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Article
November 14, 1986

Control, Treatment of Drug Abuse Have Challenged Nation and Its Physicians for Much of History

JAMA. 1986;256(18):2465-2469. doi:10.1001/jama.1986.03380180027003

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Abstract

THE RECENT FOCUS on drug use sometimes obscures the fact that narcotics control and the treatment of drug addiction are not new topics in the United States, which has been struggling with these issues for more than 100 years.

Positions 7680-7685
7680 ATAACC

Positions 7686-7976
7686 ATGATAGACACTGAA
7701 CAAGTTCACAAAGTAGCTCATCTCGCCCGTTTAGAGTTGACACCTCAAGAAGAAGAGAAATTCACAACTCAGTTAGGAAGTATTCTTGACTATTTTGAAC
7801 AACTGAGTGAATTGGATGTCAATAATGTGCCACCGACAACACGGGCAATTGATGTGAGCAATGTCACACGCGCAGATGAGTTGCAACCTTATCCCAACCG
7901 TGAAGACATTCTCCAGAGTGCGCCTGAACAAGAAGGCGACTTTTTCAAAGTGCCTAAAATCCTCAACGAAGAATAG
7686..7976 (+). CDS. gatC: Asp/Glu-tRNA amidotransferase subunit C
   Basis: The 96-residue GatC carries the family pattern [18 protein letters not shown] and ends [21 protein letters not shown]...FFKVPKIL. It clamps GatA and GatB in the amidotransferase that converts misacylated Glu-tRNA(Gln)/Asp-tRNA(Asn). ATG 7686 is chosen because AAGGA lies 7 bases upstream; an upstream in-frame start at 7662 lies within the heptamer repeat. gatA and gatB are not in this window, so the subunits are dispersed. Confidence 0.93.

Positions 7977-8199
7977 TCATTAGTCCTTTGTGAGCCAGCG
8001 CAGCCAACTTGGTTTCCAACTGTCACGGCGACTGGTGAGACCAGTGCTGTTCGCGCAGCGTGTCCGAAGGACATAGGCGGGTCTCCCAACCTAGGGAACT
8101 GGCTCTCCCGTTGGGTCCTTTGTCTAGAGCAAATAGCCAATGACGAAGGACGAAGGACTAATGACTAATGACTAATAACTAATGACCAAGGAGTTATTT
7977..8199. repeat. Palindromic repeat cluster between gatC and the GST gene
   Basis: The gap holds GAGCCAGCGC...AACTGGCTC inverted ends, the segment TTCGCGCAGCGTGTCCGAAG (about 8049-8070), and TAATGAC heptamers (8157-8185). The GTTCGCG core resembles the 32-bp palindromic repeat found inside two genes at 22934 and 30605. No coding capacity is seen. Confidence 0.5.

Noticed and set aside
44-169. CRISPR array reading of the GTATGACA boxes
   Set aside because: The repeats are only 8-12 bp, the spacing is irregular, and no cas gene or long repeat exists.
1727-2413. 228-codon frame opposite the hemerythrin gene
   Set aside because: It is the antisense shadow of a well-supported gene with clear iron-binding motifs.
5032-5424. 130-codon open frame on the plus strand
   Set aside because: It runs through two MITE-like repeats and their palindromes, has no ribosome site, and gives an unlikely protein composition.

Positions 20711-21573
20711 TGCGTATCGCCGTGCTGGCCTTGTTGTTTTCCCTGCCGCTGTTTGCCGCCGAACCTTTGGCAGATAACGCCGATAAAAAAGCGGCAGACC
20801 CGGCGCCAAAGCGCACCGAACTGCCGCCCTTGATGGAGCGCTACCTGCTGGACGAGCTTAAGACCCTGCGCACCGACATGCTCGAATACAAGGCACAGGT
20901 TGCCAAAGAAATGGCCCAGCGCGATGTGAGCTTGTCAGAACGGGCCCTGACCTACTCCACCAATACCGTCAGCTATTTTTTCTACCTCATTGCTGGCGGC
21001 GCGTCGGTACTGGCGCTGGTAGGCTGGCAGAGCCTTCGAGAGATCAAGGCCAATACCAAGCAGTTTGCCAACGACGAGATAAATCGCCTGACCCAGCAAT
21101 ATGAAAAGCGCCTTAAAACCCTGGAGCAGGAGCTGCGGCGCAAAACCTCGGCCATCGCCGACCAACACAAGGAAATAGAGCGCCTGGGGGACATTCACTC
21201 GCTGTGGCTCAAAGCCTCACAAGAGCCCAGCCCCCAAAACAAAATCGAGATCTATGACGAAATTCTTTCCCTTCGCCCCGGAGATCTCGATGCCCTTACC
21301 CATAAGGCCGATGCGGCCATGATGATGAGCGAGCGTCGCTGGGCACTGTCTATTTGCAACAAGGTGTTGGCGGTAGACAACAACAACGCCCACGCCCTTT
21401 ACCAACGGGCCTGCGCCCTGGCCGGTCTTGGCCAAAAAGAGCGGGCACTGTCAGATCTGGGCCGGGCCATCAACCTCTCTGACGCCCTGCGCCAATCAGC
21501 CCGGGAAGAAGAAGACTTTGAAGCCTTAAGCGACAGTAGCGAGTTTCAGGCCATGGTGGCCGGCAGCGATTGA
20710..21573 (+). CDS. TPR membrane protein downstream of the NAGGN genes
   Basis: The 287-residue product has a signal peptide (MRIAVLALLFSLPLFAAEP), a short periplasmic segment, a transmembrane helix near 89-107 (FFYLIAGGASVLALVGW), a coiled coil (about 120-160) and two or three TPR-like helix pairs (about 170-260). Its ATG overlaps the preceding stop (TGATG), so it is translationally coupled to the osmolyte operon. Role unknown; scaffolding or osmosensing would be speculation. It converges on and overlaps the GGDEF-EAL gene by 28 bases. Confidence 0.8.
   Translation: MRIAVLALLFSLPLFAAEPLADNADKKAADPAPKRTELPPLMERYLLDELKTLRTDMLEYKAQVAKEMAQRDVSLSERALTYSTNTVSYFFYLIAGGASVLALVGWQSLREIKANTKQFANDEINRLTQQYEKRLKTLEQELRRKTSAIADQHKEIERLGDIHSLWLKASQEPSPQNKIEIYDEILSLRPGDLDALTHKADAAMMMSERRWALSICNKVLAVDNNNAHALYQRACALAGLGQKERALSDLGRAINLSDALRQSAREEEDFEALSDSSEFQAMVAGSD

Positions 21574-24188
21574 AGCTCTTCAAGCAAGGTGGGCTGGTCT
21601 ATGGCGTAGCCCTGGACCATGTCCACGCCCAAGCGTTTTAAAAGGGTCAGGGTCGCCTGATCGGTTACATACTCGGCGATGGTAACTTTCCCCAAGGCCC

The American Medical Association has a long history of concern with unregulated public use of drugs, beginning with a 1906 editorial by editor of The Journal George H. Simmons, MD, opposing any provision in the Pure Food and Drug Act that would permit the manufacture of medicines containing small amounts of opium, morphine, heroin, chloral hydrate, or other narcotics (JAMA 1906;46:1208-1209).

Its concern was timely. Cocaine, which produces euphoria and hyperactivity and is similar in many respects to amphetamines, has a long history of use in the United States, as does opium. In his book The American Disease (New Haven, Yale University Press, 1973), David Musto, MD, recalls that a relatively

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